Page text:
A Unity of Wushu & Chan

发布日期:2017-03-29   字体大小:   

*Ven.Abbot Shi Yongxin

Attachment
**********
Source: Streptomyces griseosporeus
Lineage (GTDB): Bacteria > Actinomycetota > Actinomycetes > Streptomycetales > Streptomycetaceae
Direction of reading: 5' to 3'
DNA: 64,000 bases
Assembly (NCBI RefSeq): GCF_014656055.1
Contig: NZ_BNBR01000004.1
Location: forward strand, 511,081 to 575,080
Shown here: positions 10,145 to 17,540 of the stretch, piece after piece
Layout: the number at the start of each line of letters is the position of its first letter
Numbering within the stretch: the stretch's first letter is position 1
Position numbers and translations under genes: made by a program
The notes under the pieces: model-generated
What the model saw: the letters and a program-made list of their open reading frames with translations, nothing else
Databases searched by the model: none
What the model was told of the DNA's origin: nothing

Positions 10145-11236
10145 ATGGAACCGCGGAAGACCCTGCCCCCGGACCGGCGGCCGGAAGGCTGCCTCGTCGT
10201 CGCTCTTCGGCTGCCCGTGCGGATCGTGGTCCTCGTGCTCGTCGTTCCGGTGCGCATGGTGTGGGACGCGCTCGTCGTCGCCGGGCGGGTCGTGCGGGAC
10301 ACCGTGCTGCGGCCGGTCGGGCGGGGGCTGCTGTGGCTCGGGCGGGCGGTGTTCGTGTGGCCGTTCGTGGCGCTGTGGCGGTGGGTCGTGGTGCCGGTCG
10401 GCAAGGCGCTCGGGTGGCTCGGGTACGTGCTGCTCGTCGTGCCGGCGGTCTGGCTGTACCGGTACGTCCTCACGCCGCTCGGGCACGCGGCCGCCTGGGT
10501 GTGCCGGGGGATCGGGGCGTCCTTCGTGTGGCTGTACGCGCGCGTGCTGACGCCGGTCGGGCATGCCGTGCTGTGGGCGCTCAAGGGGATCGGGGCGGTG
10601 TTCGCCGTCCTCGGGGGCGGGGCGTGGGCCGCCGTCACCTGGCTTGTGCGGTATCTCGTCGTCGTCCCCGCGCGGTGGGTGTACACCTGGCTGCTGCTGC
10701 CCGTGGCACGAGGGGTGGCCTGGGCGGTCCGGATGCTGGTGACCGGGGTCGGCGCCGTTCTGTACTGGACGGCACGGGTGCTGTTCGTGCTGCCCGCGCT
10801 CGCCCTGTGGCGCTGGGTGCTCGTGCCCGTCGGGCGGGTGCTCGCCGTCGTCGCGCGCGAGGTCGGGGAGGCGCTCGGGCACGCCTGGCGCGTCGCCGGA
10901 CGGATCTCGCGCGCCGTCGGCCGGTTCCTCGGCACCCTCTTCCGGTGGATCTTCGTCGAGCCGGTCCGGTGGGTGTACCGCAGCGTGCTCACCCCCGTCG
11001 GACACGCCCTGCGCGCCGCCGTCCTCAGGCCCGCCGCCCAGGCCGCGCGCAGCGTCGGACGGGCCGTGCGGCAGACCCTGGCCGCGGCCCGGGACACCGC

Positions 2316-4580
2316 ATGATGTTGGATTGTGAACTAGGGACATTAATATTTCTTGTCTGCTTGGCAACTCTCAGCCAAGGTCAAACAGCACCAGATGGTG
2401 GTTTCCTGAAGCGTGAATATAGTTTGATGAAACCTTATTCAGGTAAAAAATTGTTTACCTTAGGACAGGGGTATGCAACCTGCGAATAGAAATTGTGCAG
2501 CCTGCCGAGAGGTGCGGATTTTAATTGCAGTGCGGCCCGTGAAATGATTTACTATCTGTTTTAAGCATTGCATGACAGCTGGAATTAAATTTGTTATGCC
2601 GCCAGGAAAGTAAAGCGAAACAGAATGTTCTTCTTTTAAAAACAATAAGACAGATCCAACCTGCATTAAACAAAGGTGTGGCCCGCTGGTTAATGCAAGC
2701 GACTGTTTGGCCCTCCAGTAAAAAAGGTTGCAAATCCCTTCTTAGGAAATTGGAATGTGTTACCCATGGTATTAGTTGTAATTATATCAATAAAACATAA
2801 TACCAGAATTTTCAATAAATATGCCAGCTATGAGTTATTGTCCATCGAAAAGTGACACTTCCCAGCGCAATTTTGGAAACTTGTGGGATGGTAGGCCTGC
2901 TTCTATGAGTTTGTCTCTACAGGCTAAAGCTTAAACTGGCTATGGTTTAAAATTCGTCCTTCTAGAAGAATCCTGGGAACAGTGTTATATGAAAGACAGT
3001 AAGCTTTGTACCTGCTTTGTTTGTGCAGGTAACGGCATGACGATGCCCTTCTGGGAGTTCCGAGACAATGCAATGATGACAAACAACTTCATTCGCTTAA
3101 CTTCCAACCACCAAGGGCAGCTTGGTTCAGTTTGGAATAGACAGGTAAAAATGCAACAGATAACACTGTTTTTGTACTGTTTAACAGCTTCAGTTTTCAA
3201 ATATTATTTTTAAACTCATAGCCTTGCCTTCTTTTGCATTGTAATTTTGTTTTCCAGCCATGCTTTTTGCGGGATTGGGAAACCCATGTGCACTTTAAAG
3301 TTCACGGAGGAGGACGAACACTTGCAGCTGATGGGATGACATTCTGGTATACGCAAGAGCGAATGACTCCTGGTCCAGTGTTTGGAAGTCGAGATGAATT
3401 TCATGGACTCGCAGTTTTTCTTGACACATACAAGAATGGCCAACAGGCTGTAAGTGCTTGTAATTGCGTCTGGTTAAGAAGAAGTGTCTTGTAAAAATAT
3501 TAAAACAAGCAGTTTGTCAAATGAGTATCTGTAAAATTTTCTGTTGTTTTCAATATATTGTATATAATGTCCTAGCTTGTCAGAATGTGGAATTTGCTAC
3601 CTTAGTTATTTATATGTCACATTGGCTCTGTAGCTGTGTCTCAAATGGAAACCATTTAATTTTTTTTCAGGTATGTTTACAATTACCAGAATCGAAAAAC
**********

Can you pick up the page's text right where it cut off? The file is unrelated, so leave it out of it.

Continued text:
To be frank, I have always been opposed to some people’s advocacy of the term of “Shaolin wushu” when referring to “the martial arts of the Shaolin school” which, I think, should be rightly called “Shaolin gong-fu”. The reason I have often referred to the martial arts of the Shaolin school as “wushu imbued with Chan” is exactly for highlighting the significance of the term of “Shaolin gong-fu”. The term “gong-fu” (功夫) is originally an expression coined and used exclusively in the Buddhist Chan Order, and the meaning of the expression is “the specific fruition which a practitioner’s self-cultivation has come by in a given time”. For example, on seeing a practitioner engage himself in doing a stint of seated meditation or in attending a “koan” session, a Buddhist of the Chan Order tends to say that the practitioner is applying himself to “mastering gong-fu”. The aim of a practitioner who strives to master gong-fu is twofold. On the one hand he wants to master the martial arts. On the other, mastery of the martial arts is one of the prerequisites for his ultimate enlightenment which can turn him into a sagacious human being whose psyche is completely different from a lay person. Shaolin Monastery is the place of origination of the Buddhist Chan Order. It is obligatory for its monkhood to practice Shaolin gong-fu, because practicing Shaolin going-fu is a component part of his self-cultivation program. In this sense his Shaolin gong-fu practice should be duly referred to as “wushu imbued with Chan” or as “a unity of wushu and Chan”. Of course all those who practice Shaolin gong-fu are not applying themselves to carrying on a self-cultivation program or to “mastering gong-fu”. And there maybe even such a case as a Buddhist monk living in Shaolin Monastery, who, though regularly practicing Shaolin gong-fu, is not necessarily addressing himself to carrying on his self-cultivation program. The crux of the matter lies in whether he really intends to attain enlightenment. No abbot is in a position to compel all practitioners of Shaolin gong-fu to simultaneously practice a self-cultivation program. Nor can an abbot give the order to the monks living in his monastery that the attitude taken by each of them to practicing Shaolin gong-fu must be completely the same as that taken by him to practicing self-cultivation. However one point I would like to make clear here is this: The attitude taken by an individual to practicing Shaolin gong-fu can dramatically inform the result of his gong-fu training. In the final analysis, the attitude an individual takes to his Shaolin gong-fu training is closely associated with his own morality. A gong-fu master must be a virtuous man or woman. Else he or she might take advantage of his or her gong-fu and physical strength to bully the weak.From My Heart My Buddha


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